“The Lives of Great Religious Books,” a promising new series from Princeton University Press, debuted this month with three titles—Martin E. Marty’s Dietrich Bonhoeffer’s Letters and Papers from Prison, Donald Lopez’s The Tibetan Book of the Dead: A Biography, and Garry Wills’ Augustine’s Confessions. On March 24, I had the opportunity to discuss “The Lives of Great Religious Books” with Professor Marty, Professor Lopez, and Vanessa Ochs, another author in the series, who is currently working on a biography of the Passover Haggadah. Above all, our conversation centered on the metaphor of a text’s biography, its purchase and limitations. Just as we might think of a human biography as a series of contexts linked together by a single individual, so too is the biography of a text a series of contexts linked by the text itself. We also weighed the importance of the series to the changing disciplinary purview of Religious Studies. For many years, Religious Studies was defined as a hermeneutical discipline based upon great texts, but the typical disciplinary approach was to treat the texts as hermetic, self-contained wholes upon which the scholar expounds and expands. With this series, however, we are witnessing a new willingness on the part of scholars in Religious Studies to approach the dynamic relationship between theological treatises and their social environments, between texts and contexts, as it were.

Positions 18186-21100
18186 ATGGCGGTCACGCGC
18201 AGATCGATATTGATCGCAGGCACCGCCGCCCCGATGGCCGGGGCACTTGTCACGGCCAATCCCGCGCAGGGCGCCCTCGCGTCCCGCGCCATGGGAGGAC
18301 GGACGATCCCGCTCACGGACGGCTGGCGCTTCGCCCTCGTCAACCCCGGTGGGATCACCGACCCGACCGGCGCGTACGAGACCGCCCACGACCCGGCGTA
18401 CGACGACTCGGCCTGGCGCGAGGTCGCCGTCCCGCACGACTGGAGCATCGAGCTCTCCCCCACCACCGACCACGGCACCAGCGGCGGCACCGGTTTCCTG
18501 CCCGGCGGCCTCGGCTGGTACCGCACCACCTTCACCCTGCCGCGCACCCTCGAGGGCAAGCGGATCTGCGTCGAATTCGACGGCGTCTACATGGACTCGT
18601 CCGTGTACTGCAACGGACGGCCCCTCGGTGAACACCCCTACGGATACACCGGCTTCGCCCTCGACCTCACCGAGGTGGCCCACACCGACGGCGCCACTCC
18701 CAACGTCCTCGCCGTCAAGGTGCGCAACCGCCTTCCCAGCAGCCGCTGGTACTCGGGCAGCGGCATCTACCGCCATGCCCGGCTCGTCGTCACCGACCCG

One salutary way to approach a text’s biography is to distinguish among three types of context that texts inhabit—contexts of production, contexts of circulation, and contexts of consumption. This familiar threefold heuristic is especially pertinent because each of the authors in the series positions their chosen texts in relation to these three distinct contexts. First, contexts of production. When faced with great texts, it is deceptively easy to forget the material conditions in which they come into being. Our authors remind us that these material contexts of production are the neonatal moments of any text’s biography. Martin Marty, for instance, begins his biography of Deitrich Bonhoeffer’s Letters and Papers from Prison with a deeply evocative description of the solitude of Bonhoeffer’s days in the Nazi prison at Tegel, the crucible in which his opus was forged. Reading his vivid account, I was reminded of the many other exceptional texts, both religious and secular, for which confinement and imprisonment were midwifes—Antonio Gramsci’s Prison Notebooks, Sayyid Qutb’s Milestones, and, from my own research context, the Kurdish-Turkish theologian Bediuzzaman Said Nursi’s Epistles of Light. In his biography of The Tibetan Book of the Dead, Donald Lopez turns our attention to the surprising political and cultural contexts that oriented the formation of the text itself: the encounter of American Spiritualism and Theosophy with Tibetan scripture in the early twentieth century. Vanessa Ochs, for her part, reminds us that many great religious texts, including the Passover Haggadah, are inseparable from their relationships with other texts and scriptures—the Haggadah for instance, has its sources and precedents in the Torah, Mishnah, and Talmud. Finally, Garry Wills’s biography of Augustine’s Confessions underscores the fact that the very practices of articulation, inscription, and copying have varied vastly over history; Augustine himself probably never raised quill to papyrus, but rather voiced his confessions to a bevy of scribes responsible for capturing his reminiscences and arguments.